As for Rolex designs, its funny but detractors dump on them saying they still have the same designs they have 50 + years ago, but someone brings up a Patek Calatrava , and well that's a classic design. That's a watch that went from having an MSRP of $9,600 in the late 1990s (and being available at a 35% discount from ADs so you could pick them up for about $6K or just under) and now they are $30K? They enlarged their cases a few millimeters s, but where is the R&D in that watch? So I supposed if its Patek they get a pass for making something about the same for 80 years with little R&D, and jacking up the price, because they are Patek. Beyond, that one of my biggest issues with Omegas's Seamaster their lack of evolution or a coherent collection (until recently). Omega used to changed up models all the time and many are incredibly dated... just look at Seamasters of the 1960s, the 1970s, the 1980s, the 1990s. You can basically tell the decades just by looking at the watches. Some are retro cool, some are just sad looking.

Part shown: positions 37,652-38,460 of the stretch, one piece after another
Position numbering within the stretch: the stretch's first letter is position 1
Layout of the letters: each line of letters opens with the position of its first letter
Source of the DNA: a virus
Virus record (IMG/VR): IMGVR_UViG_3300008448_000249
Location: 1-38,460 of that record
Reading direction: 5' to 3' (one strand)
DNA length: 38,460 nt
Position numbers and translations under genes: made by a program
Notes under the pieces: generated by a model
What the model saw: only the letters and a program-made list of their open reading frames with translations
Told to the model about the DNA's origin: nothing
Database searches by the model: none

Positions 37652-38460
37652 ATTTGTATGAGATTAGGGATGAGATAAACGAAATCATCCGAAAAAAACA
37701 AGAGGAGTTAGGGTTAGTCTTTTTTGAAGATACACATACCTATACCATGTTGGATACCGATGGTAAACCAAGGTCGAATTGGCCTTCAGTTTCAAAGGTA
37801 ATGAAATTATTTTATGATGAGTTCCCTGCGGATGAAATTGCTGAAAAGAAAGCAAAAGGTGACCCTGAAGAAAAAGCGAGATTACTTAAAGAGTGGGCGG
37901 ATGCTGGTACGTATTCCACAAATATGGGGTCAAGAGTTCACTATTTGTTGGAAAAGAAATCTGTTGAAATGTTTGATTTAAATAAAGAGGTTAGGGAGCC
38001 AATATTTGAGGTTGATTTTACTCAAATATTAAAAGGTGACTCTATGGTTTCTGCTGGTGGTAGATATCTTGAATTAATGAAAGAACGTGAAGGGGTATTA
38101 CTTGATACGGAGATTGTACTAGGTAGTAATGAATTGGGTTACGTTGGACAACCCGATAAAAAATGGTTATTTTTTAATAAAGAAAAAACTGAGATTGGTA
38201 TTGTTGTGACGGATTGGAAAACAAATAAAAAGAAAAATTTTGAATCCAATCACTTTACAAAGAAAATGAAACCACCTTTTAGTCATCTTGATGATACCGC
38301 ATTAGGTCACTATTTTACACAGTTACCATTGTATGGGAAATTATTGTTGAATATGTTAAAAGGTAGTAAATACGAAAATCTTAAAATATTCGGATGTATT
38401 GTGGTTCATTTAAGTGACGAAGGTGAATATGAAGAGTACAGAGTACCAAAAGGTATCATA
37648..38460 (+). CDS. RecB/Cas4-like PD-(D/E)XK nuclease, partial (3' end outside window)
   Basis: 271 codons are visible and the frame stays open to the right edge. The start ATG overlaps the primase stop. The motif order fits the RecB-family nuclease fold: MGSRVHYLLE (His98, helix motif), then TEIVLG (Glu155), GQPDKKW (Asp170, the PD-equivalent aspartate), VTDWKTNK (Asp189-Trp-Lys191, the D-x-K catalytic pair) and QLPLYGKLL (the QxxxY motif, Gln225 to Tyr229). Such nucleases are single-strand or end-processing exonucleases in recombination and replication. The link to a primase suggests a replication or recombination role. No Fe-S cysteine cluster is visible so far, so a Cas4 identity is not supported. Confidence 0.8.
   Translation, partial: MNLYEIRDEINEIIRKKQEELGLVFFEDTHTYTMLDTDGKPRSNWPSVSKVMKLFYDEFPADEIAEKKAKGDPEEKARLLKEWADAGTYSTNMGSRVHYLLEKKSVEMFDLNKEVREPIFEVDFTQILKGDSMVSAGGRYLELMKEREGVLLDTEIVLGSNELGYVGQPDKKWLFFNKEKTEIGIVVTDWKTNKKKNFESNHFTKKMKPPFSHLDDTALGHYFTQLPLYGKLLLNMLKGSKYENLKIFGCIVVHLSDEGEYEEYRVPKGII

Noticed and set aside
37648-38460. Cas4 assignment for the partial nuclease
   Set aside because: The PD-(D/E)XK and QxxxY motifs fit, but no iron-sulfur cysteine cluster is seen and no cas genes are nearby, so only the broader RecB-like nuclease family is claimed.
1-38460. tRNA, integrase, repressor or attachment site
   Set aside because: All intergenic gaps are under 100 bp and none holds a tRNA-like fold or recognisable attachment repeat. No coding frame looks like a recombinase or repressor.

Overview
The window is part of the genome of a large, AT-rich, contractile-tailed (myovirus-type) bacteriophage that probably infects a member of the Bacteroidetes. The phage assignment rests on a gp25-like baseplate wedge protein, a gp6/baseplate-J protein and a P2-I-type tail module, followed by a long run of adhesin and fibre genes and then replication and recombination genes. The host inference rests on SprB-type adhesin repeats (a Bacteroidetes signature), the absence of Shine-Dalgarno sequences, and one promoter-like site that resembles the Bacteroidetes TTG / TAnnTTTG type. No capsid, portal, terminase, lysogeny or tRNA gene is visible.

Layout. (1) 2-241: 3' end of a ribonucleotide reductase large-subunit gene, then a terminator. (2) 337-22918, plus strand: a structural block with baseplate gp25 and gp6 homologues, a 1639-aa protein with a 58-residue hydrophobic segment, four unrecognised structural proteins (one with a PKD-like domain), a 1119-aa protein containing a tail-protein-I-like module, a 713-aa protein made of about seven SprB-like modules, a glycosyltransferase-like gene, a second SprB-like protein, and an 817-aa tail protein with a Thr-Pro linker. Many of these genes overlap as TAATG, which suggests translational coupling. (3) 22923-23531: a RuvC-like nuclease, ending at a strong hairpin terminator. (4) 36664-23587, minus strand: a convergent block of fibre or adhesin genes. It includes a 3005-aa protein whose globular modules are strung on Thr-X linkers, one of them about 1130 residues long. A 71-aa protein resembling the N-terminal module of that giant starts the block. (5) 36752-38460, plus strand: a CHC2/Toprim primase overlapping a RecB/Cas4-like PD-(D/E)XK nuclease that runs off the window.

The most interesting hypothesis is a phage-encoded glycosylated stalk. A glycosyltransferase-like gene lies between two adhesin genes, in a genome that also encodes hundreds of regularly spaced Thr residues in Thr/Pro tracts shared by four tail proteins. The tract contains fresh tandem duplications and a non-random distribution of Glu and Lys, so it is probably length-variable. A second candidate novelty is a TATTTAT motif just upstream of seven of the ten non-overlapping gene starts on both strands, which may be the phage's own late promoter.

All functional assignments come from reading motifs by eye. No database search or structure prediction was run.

Maybe some people like a disposable design, that gets tossed out the window every 5 years like the latest Nissan. However, I like designs that evolve and stand the test of time. I like that the JLC Reverso is available in a design quite similar to the original from 80s years ago, and that Omega offers a Speedy Pro in a form similar to their original model (although most collectors prefer the original movement over the new) , or that AP and PP offer designs similar to their original RO and Nautilus.
While its clear you are not a Rolex fan (nobody' perfect ), I think you have over simplified various issues in your discussion about Rolex and their competitors.
As for Titanium, its interesting, its strong, its light, and it tough. As you said it doesn't show swirls. The converse of that is that because its so difficult to work with and solid, if you get a deep scratch or ding, its nearly impossible to polish it out. Also, it makes many watches look far more casual and less versatile than their SS siblings. I might get a Ti watch someday just to have something different from what I have, but I've never truly needed or wanted a watch in Ti.